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Archive for Thursday, August 31, 2000

Ethnic remarks may bring end to relationship

August 31, 2000

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Dear Ann: I recently met a nice guy or so I thought. He is 42 years old, has never married, and works as a pharmacist. We have been dating for two months. In that time, he has made several derogatory remarks about various ethnic groups. He has insulted my biracial nephews and my Latina sister-in-law, and has made some nasty comments about my gay friends.

I have no intention of continuing this relationship, but I'm not sure whether or not I should bother to explain why. Should I be upfront and tell him I am offended by his bigotry? Or should I just stop accepting his phone calls, and let him think I've lost interest? I do not understand how someone who is so well-educated could be so ignorant. Simi Valley, Calif.

Dear Simi Valley: Education is no guarantee against bigotry. Some highly educated people are racists. Almost always, it's what they have learned at home.

By all means, tell the pharmacist precisely why you don't wish to continue the relationship. He needs to hear from you that his intolerance is despicable and has made a friendship impossible. It just might get him to rethink some of his concepts. Let's hope so.

Dear Ann: My mother has Alzheimer's disease and is currently in an assisted-living facility. The entire family supported my father's decision to place her in the home when he could no longer care for her properly. Because my father lives in Florida and the rest of us live up north, we decided Mom should be placed in a home near her children and grandchildren. This way, she would have more visitors, and we could keep a closer eye on her. Dad comes twice a year to see Mom and visit the rest of the family.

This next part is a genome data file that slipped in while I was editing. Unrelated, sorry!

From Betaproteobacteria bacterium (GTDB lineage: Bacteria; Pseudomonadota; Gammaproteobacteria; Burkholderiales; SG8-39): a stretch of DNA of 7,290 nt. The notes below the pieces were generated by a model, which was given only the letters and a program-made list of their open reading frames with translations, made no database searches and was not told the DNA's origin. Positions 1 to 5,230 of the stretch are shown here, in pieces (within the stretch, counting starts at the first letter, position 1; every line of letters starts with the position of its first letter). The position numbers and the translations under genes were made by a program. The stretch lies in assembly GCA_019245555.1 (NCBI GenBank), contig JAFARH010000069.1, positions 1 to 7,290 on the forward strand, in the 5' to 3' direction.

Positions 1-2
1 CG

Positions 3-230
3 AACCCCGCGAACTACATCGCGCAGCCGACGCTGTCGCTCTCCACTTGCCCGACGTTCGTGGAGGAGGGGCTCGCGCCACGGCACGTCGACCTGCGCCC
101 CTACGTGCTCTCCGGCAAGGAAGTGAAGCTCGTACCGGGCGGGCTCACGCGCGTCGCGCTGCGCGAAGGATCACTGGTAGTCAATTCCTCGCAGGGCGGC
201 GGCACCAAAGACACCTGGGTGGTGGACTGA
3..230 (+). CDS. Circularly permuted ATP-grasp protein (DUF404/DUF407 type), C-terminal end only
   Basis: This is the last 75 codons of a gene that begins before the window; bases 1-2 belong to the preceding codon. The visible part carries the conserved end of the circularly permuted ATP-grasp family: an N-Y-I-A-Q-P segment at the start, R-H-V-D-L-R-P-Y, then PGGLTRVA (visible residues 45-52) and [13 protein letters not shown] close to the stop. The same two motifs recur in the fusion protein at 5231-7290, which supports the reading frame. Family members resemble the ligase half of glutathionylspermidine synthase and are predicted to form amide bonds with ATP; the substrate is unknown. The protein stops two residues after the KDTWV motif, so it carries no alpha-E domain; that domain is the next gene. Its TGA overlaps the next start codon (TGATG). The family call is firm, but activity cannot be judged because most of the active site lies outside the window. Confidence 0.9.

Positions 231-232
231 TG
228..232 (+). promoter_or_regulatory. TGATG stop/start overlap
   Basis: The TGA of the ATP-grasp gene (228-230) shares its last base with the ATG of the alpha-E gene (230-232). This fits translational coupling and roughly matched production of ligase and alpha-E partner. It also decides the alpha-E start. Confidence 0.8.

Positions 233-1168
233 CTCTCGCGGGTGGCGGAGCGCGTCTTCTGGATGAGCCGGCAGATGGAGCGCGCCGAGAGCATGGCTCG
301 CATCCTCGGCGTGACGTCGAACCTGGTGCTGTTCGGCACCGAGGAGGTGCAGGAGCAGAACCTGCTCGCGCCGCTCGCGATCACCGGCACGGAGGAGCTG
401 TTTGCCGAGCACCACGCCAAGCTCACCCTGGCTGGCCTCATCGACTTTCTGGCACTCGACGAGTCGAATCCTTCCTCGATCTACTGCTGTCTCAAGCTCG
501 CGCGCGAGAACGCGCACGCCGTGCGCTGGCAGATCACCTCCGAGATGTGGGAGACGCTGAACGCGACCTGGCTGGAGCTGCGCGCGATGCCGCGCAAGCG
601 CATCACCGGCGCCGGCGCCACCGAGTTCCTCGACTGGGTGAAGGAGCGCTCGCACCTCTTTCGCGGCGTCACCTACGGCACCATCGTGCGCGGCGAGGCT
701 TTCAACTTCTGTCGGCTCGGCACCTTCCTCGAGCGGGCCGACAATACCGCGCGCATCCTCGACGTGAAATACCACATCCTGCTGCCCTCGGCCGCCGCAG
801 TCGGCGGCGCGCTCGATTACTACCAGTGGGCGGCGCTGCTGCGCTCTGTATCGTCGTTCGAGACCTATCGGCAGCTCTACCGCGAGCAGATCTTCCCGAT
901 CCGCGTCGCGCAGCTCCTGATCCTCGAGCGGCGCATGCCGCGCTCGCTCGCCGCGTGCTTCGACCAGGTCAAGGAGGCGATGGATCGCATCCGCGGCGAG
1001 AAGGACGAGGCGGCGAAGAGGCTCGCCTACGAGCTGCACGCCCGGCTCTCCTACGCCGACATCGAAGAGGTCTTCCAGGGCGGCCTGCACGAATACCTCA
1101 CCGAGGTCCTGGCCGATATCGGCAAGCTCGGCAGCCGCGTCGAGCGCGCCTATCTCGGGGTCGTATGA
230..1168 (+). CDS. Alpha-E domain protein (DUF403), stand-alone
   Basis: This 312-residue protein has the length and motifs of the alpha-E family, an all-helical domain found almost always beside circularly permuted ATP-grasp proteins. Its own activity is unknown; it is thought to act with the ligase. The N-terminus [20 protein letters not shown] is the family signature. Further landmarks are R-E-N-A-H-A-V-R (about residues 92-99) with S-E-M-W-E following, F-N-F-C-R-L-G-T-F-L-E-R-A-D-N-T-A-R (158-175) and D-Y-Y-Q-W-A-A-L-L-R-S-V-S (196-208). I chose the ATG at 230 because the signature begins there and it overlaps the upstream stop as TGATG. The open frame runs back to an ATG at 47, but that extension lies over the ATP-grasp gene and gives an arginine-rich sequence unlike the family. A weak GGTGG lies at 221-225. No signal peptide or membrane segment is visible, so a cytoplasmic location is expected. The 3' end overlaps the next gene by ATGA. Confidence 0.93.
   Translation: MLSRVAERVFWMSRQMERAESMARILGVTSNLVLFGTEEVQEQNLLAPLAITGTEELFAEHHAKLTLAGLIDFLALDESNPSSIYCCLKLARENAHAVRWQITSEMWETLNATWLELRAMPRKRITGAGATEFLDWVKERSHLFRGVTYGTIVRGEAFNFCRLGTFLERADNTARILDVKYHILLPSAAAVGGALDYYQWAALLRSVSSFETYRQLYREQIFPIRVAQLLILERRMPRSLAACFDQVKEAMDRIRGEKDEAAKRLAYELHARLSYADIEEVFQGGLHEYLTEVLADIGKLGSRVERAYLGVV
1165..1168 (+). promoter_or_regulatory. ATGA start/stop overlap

Recently, Dad informed us that he has a lady friend. We realize how lonely he has been, and we try not to judge his need for companionship. However, Dad told us that when he comes to town for his next two-week visit, he plans to bring his new lady friend. How am I supposed to explain this to my children? They are teenagers.

Dad is 79. We want him to be happy in his remaining years. However, he is still a married man, and is being disloyal to Mom. Should I insist that he leave his lady friend in Florida? I don't want to risk having Dad refuse to visit us because of this. Your input will be greatly appreciated. Audrey in Minnesota.

Dear Audrey: Explain to Dad, as diplomatically as possible, that the teenage grandchildren would not understand his having a lady friend while their grandmother is still living. You might also discuss this with his lady friend so she will understand the situation and not feel hurt about not being asked to join him when he visits the family up north. If she is an A-Number-One, First-Class person, she will send him on his way with her blessings.

Dear Ann: Can you tell me the proper way to address a widow? Is it "Mrs." with her first name, or "Mrs." with the deceased husband's first name? I'd appreciate your help with this. Confused Widow in California

Dear California: It is correct for a woman to continue to use her deceased husband's first name. The proper designation for a widow is "Mrs. John Smith." If the woman is divorced, she uses her own first name, "Mrs. Mary Smith."

Gem of the Day (From Church Bulletin Bloopers, sent in by L.K. of Park Forest, Ill.): Barbara C. remains in the hospital and needs blood donors. She is also having trouble sleeping, and has requested tapes of Pastor Jack's sermons.

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